Thursday 18 Sep 2014

Information and opinions presented here do not always represent the views of the American Heart Association.

Attempts to change standards for school foods stalled

Published: 2:22 pm CDT, August 15, 2014

Attempts to change standards that make school foods healthier stalled out this summer in both chambers of Congress leaving the current guidelines in place as the school year begins.

While the House Appropriations Committee approved language in their version of the agriculture spending bill that would allow schools to opt out of all meal standards established by the Healthy Hunger-Free Kids Act of 2010, the bill was pulled from the floor. The Senate agriculture spending bill has language that could to delay sodium and whole grains standards. This bill has also stalled.

No changes to the law means that school districts that were dragging their feet will be required to stick with the standards put in place by the act.

“More than 90 percent of the country has implemented the new lunch standards in the Healthy, Hunger-Free Kids Act,” said Helen Phillips, American Heart Association volunteer and senior director of school nutrition for public schools in Norfolk, Virginia.  “Students are used to (it) or are on their way and the food industry has spent millions reformulating, so no changes need to be made.”

Results from a peer-reviewed study in Childhood Obesity showed that a majority of students actually like the new, healthy lunches and 63 percent of students are no longer concerned about the changes.

Healthy lunch supporter first lady Michelle Obama spoke about school lunches at a recent Drink Up event in the White House.  She said that school districts need to market the healthier meals to students for greater participation.

“Make no mistake about it: When we make a real effort to promote healthy products, when we put as much energy and creativity into marketing healthy products as we do for junk food, then kids actually get excited about these products and families actually buy them and consume them,” Mrs. Obama said.

The First Lady said those school districts that promoted the healthier meals have done well since ongoing implementation of the Act began during the 2012-2013 school year.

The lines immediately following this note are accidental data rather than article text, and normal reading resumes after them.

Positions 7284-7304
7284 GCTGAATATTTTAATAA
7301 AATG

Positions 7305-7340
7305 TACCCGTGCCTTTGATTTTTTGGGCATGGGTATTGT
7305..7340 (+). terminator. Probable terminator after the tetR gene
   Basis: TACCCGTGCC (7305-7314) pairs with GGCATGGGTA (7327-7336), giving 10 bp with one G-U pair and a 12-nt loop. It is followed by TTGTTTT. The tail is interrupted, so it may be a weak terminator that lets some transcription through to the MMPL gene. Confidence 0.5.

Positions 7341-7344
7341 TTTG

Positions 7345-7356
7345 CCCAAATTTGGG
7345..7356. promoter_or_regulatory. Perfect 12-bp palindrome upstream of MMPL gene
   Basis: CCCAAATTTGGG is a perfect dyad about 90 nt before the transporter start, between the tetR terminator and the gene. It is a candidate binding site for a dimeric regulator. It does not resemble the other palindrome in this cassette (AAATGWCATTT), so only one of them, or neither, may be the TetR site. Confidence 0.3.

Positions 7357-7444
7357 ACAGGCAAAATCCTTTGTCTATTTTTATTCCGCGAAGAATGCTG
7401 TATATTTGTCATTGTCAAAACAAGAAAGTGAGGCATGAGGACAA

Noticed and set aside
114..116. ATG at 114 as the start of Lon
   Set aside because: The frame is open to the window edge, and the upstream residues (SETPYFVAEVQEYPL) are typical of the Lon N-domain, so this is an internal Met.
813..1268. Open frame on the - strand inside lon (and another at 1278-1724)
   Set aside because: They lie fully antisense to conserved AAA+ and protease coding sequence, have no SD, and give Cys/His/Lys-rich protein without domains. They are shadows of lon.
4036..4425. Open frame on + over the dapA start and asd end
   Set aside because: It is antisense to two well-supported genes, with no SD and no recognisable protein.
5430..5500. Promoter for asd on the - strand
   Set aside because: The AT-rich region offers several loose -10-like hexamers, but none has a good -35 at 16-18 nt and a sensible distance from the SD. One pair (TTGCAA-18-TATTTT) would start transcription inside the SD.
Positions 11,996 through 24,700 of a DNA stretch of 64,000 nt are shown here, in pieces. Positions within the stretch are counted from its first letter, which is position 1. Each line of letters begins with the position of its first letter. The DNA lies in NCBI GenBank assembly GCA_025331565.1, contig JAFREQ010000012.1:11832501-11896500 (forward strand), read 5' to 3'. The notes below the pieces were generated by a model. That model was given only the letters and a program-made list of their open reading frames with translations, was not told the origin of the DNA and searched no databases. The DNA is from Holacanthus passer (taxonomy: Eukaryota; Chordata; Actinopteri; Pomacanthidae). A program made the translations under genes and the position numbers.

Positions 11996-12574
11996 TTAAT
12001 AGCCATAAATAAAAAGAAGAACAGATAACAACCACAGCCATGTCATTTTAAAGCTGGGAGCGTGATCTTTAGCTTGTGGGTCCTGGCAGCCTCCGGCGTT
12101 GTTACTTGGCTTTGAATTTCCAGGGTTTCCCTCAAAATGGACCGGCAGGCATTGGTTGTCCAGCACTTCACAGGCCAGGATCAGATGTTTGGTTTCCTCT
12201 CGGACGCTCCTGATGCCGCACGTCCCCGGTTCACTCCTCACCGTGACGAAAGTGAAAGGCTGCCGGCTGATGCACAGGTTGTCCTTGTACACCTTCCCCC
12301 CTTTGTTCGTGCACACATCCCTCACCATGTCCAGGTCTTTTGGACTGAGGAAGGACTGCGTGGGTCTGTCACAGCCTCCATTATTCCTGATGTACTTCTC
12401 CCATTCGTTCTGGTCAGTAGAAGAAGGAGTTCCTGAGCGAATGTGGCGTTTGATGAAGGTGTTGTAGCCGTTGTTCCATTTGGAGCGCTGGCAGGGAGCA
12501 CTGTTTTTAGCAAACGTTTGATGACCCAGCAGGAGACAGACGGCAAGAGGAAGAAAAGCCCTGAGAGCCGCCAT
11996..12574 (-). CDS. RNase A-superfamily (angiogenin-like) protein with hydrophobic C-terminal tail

“They didn’t just sit back and say, ‘Well, the kids like junk food so let’s just give ‘em junk food.’ Instead they embraced higher standards and more nutritious options and they worked hard to get the kids excited about them,” Mrs. Obama said at the event.

Statistics from the Childhood Obesity study showed that rural areas generated the highest numbers of complaints about the meals at first and students in those areas purchased and consumed fewer meals.  Some believe it is due to the higher cost associated with bringing in the healthier ingredients.

To combat that issue, Senators suggested more locally grown fruit and vegetables. 

One concern about the new standards is the cost that can sometimes be associated with some healthier foods. Scott Clements, director of the Office of Healthy Schools and Child Nutrition for the Mississippi Department of Education, during a recent Senate Agriculture, Nutrition, and Forestry Committee hearing, said that one way they are making a difference in Mississippi is by using locally grown produce. 

“During school year 2014-2015, over $1,000,000 of locally grown produce will be delivered to Mississippi schools,” Clements said in a committee hearing.  “Some of the items scheduled for delivery to schools include watermelons, tomatoes, cabbage, cucumbers, sweet potatoes, blueberries, and broccoli.”

Detroit also served as an example of how to reduce costs during the committee hearing.

With about 87 percent of the children in Detroit being eligible for free school meals, Betti Wiggins, executive director of Detroit Public Schools Office of Food Nutrition, decided to plant more than 70 gardens to grow produce and teach students the importance of healthy eating.    

Wiggins said the changes are truly making a difference in the lives of the children and employees.

“It is the improved nutrition standards that have allowed us to introduce new equipment in our kitchens … in addition to the new equipment, our food distribution partners are finding the products we need to provide our children the quality food they need and deserve,” she told the Senate panel.  

Wiggins added that we all must look at the benefits that the act has brought us rather than focusing on the challenges it has created.

The American Heart Association supports healthier school foods and is working to defend nutrition standards.

“This work will be particularly important when the Healthy, Hunger-Free Kids Act is up for reauthorization next year and components of all the programs will be reviewed,” the American Heart Association said in a statement.

The Associated Press contributed to this report.